As someone who has been restoring Mustangs for over three decades, Choate made quick work of disassembling the convertible. Along the way, he found the neat gems that make working on a survivor so much fun, like finding unmolested identification tags on the transmission and rearend. All of the radiator hoses and half the hose clamps were original to the car. He also discovered, as confirmed by the dealer sales contract, that the original owner paid $50 to have heavy undercoating applied to the undercarriage. "I had to chisel it off just to get to the brake lines," Choate lamented.
Celebrating the completion just in time for SEMA. From left to right, Drake Automotive Gro
Disassembly complete, the Mustang's body was loaded on a trailer for delivery to a local media blast company for paint stripping, then returned to Choate's garage for sheetmetal and rust repair (including floor pan patches and driver side rear quarter panel), with help from Drake dealer and Mustang of Chicago owner John Trsar, who flew in to assist with the panel replacement. By the time the Mustang was dropped off at Elite Restorations for paint, it was late summer. By the time the body returned to Choate's garage, it was early September. T-minus two months and counting toward early November's SEMA Show.
Working evenings until midnight and weekends, Choate reassembled the Mustang with help from Russ Hedland, Ian Maddelike, and Marv Friesen, who took time off from his Marv's Place Auto Repair in Saskatchewan, Canada, to lend a hand. Even though he had access to the Drake reproduction catalog, Choate restored as many of the original parts as possible, replacing only the components that were damaged or pitted.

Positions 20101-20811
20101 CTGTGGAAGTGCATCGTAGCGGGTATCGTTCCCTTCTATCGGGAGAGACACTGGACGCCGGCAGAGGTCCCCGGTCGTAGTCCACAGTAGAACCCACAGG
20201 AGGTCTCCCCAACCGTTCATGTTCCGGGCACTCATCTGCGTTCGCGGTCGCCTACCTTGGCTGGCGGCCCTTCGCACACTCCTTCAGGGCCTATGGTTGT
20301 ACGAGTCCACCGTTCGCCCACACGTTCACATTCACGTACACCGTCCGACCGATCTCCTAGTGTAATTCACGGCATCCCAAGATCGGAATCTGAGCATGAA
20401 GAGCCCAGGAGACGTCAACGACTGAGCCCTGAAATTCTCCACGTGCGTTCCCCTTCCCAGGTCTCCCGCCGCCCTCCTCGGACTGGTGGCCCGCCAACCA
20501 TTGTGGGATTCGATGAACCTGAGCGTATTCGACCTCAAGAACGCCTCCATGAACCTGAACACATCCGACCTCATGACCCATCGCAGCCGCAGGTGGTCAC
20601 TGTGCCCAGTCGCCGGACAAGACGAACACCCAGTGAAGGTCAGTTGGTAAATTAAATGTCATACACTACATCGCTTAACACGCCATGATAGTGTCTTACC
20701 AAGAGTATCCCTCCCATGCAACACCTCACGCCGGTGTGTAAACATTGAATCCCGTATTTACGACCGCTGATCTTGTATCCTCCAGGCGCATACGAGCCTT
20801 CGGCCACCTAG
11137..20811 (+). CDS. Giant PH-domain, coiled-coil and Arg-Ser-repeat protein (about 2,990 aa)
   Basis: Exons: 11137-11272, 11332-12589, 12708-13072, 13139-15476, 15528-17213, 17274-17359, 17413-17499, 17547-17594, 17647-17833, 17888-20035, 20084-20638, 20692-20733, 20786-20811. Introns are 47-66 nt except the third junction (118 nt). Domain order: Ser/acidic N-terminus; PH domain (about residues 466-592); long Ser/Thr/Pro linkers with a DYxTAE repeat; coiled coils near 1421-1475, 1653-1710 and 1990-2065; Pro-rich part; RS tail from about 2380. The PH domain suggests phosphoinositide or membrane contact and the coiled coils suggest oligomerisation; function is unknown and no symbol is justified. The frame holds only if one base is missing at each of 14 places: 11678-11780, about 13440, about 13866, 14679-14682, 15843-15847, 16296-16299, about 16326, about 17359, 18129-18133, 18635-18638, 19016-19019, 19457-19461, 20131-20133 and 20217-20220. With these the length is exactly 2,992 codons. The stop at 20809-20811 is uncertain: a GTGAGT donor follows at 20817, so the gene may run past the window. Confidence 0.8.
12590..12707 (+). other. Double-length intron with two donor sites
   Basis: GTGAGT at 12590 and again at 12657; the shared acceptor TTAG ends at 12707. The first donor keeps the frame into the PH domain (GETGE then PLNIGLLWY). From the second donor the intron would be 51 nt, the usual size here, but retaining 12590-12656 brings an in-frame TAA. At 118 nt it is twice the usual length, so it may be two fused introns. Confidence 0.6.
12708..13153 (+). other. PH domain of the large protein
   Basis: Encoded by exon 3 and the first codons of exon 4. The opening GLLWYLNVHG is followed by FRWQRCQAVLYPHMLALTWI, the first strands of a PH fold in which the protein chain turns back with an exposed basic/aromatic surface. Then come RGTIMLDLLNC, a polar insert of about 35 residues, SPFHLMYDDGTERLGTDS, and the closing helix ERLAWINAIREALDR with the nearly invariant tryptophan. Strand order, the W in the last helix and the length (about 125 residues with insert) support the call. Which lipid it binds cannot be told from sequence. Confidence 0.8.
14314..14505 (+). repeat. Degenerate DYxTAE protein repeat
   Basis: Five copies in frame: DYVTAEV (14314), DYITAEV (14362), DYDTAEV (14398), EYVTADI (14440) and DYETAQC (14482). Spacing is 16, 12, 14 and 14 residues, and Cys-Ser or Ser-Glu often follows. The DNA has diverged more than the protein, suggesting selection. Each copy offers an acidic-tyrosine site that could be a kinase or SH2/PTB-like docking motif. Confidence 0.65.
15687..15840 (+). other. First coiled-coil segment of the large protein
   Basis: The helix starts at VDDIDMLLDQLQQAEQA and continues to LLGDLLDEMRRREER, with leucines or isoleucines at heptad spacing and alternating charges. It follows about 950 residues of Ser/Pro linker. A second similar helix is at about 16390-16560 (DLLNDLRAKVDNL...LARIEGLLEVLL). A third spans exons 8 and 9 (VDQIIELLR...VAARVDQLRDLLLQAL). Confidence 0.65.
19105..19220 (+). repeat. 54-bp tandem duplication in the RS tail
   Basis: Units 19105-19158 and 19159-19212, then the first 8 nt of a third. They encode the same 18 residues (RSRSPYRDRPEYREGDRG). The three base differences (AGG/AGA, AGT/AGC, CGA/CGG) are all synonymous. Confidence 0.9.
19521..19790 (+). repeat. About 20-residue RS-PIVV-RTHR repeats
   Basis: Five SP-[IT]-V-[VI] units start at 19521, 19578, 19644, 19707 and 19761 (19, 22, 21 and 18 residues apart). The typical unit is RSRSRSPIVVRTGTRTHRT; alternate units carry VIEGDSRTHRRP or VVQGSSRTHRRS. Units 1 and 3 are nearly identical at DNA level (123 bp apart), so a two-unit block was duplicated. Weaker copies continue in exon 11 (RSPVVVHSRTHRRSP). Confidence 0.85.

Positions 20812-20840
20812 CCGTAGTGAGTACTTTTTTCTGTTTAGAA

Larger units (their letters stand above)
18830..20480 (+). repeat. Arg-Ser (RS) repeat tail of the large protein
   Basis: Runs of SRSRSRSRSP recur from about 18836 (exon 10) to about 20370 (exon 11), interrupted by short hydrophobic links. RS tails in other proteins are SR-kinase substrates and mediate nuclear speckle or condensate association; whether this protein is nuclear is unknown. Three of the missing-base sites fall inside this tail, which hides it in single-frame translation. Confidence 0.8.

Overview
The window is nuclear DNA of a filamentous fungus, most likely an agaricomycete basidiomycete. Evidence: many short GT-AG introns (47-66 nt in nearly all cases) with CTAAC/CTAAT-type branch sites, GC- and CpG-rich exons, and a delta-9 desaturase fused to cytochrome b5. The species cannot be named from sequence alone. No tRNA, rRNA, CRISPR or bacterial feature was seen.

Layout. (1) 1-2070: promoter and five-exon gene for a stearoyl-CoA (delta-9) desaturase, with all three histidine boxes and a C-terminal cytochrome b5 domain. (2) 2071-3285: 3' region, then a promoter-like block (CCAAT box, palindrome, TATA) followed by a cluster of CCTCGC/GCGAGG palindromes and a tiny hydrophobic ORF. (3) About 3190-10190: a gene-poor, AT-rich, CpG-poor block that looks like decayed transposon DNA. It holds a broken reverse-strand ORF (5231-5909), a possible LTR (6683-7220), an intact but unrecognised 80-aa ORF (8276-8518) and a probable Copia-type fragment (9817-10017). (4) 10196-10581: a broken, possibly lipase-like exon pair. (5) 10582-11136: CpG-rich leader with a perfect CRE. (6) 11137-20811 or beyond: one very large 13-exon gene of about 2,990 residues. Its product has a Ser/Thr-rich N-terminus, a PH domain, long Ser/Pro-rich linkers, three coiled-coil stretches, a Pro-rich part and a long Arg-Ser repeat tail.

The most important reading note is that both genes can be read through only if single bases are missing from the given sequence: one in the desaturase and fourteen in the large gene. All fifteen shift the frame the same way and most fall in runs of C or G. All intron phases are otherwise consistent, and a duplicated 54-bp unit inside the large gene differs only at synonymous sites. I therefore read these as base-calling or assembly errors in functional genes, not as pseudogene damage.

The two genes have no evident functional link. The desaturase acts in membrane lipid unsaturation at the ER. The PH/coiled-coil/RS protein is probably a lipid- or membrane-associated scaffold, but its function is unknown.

On October 30, just four days before SEMA move-in, Choate surprised Drake by driving the GT convertible to the Drake Enterprises facility. On Saturday, November 3, Jerry Heasley shot the photos you see here, then Choate drove the Mustang from Henderson to the Las Vegas Convention Center, about 14 miles, to drive—not push—the restored car into the Drake display. The only thing unfinished was the original AM/FM radio, which had not returned from its radio shop rebuild. An aftermarket stereo temporarily took its place for SEMA.
Choate notes that the only variations from stock are 15-inch styled steel wheels (from Drake, of course) instead of 14-inch and Convenience Group warning lights in the non-A/C center dash panel instead of the console. "I didn't want judging conflicts in case Scott ever shows the car," Choate explained.
Not that the freshly restored Mustang will be limited to shows only. According to Choate, "Scott likes the car so much that he's planning to drive it!"
Ready for disassembly inside Choate’s three-car garage.
Engine compartment as purchased.
Taking apart is the fun part.
Off-loading at the media blaster.
South Carolina car but still rust in the common Mustang places.
John Trsar cuts out the rusty floors in preparation for patches.
Trsar preps for a new quarter-panel.
First coats of paint at Elite Restorations.
Interior painted and everything ready for reassembly.
Big-block 390 headed back in.
Looking good from underneath.
Finally done in the nick of time, much to Jerry Choate’s relief.